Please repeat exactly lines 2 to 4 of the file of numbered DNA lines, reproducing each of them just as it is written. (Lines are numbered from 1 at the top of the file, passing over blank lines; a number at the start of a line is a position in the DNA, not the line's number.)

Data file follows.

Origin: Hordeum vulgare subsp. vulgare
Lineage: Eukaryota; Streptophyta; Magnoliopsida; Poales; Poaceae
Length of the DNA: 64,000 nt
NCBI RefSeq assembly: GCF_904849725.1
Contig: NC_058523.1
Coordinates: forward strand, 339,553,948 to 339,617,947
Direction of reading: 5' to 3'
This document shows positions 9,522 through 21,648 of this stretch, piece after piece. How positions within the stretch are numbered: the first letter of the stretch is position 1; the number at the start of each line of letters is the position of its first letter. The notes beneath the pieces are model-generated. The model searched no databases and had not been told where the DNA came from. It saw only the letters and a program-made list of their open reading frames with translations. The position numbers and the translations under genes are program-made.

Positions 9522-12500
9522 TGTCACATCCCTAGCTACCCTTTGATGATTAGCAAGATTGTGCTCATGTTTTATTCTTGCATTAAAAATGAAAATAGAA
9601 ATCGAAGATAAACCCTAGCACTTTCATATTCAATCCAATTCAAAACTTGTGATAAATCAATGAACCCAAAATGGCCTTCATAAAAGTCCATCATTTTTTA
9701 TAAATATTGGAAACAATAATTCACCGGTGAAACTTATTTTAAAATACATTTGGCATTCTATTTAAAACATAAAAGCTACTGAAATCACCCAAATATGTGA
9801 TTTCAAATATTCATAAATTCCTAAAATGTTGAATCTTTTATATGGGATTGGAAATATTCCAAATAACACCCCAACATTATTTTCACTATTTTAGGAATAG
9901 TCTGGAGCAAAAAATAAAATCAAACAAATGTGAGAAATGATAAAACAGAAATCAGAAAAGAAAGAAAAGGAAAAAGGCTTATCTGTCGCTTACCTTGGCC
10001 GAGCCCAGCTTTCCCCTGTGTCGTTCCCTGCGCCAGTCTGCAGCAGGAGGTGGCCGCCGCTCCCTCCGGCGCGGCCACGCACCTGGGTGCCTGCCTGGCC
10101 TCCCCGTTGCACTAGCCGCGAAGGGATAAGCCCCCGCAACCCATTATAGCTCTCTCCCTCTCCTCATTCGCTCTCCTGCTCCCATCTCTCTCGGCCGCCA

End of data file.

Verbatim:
Lineage: Eukaryota; Streptophyta; Magnoliopsida; Poales; Poaceae
Length of the DNA: 64,000 nt
NCBI RefSeq assembly: GCF_904849725.1